By Darin Cox, Southeast Regional Manager
Is your company enjoying the benefits of construction safety? Have you done your part to make sure that your workers leave the jobsite safe and sound? Apart from the huge shortage in construction skills, the construction industry suffers from the highest fatal injury rate than all other industries. The Occupational Safety and Health Administration (OSHA) strives to establish safe and healthful working conditions for working men and women through standards and regulations. Complying with OSHA’s policies is not a choice; it is a given for construction firms that want to prevent workplace accidents, improve employee recruiting and retention, increase productivity and build a solid reputation. Below we provide some of the steps you need to adopt to meet OSHA’s safety guidelines.
No matter how experienced your workforce is or at what stage of the project your new hires join the team, safety training must be an integral part of the way you do business. Establish safety programs that coach your workers on how to identify and control hazards. Make it mandatory that all personnel must attend these programs and keep track of attendance. When your tradespeople are educated on construction safety, the chances of an accident are minimized and your projects progress according to schedule. Having the right construction skills for your needs is one side of the coin. Making sure that everyone stays safe on the jobsite is the other.
Inspect to know what to expect! If your tradespeople are not aware of potential worksite hazards and risks, how do you expect them to deal with them? When it comes to construction safety it is always better to be proactive. According to reports, the majority of the incidents taking place on a jobsite are preventable. Inspection is the key to finding and fixing problems before your tradespeople set foot on the site. Regular inspections help identify dangers and find ways to address them. The more you know about the worksite, the easier it is to meet OSHA’s safety guidelines.
When it comes to construction safety you need to keep in mind that involving your workforce is more than important. This is where solid communication plays a critical role. Given that the conditions on a construction site change all the time, you need to make sure that everyone is aware of potential hazards and risks before they start work. During safety training and meetings, highlight the importance of communication across all parties as a requirement to meet OSHA’s safety guidelines. The success of a project doesn’t depend solely on the construction skills of your tradespeople. It also requires their will to work as a team.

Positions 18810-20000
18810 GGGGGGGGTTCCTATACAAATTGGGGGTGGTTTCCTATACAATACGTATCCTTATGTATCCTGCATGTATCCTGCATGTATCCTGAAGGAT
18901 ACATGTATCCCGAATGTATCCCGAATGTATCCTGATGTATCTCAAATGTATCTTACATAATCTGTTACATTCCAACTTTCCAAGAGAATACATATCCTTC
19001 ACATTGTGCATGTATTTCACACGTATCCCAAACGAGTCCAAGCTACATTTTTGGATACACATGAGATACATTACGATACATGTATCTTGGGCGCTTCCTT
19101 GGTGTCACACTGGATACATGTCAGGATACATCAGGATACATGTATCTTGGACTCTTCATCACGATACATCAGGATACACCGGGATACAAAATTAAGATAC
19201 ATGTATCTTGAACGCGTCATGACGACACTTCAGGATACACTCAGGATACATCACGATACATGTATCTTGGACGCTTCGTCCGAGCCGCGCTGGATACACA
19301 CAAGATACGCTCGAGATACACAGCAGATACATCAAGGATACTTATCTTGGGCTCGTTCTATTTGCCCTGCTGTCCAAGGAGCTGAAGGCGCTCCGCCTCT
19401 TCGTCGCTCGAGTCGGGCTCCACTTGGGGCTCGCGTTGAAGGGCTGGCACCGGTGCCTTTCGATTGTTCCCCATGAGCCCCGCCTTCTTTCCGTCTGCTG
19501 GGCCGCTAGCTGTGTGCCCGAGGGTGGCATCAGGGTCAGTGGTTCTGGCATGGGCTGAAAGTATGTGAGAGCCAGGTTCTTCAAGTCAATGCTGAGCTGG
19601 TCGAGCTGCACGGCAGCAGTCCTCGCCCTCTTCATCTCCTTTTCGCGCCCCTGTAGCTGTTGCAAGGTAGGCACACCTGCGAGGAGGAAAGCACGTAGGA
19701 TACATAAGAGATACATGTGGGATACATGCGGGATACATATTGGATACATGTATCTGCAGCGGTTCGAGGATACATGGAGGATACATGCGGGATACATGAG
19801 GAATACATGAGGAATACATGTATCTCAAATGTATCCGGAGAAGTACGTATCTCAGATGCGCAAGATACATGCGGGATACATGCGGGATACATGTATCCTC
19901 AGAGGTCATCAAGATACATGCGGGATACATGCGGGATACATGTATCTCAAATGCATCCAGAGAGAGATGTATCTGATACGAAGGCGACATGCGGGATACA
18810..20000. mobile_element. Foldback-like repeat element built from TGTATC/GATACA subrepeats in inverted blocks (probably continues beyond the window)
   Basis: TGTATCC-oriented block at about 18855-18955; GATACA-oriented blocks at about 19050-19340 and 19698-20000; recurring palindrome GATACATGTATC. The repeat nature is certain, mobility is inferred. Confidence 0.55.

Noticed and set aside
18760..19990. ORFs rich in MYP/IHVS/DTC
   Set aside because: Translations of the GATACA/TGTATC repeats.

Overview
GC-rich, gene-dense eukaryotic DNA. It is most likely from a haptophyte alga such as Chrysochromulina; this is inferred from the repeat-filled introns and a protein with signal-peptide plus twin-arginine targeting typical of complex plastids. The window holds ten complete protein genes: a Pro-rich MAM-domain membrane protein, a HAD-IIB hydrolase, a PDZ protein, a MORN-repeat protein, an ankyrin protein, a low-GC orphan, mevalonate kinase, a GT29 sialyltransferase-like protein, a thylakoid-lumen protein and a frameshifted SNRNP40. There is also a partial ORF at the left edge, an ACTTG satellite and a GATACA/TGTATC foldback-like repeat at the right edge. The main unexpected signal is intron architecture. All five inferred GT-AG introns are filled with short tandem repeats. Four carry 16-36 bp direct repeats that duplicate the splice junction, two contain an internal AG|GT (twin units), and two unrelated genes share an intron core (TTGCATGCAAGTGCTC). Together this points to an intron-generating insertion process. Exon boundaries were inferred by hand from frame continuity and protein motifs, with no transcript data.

Personal Protective Equipment
Make it as clear as possible. No individual sets foot on the jobsite without first having the necessary personal protective equipment (PPE) for the job. Many tradespeople believe that their strong skills are enough to get the job done and they fall into the trap of neglecting construction safety. According to OSHA, use of PPE prevents injuries on the worksite. That being said, you must provide the appropriate equipment that is required to enhance the safety of your workers. During safety trainings, make sure that your workers know how to use safety equipment as well as what equipment they need to use for the different stages of the project.
The best way to ensure that your organization does its best to meet OSHA’s safety guidelines is by making construction safety a culture. If you just see it as a necessity to conform to the law then you are setting yourself up for failure. Safety must become the integral part of your operations and mindset. Put in place safety policies and hold your staff accountable. In addition, make certain that safety is being promoted and enhanced when you turn to subcontractors for your projects. They must comply with OSHA’s safety guidelines and embrace your organization’s initiatives for an accident free jobsite.
Key Takeaways to Meeting OSHA’s Guidelines for Safety and Health:
1. Provide necessary safety training and establish safety programs
2. Get a clear view of potential worksite dangers before your tradespeople get to work
3. Promote communication and coordination as a way to minimize hazards and risks
4. Provide your workers with the necessary PPE and demand its use at all times
5. Make construction safety a company culture and ask subcontractors to comply with it
Founded in 1993, TradeSource is a construction labor solutions firm focused on delivering labor solutions to contractors throughout the United States. By supplying skilled tradespeople – where and when they’re needed – we help contractors grow their companies, without the associated costs and hassles of full-time hires. Likewise, we match qualified employees with rewarding and well-paying job opportunities in the construction industry. www.tradesource.com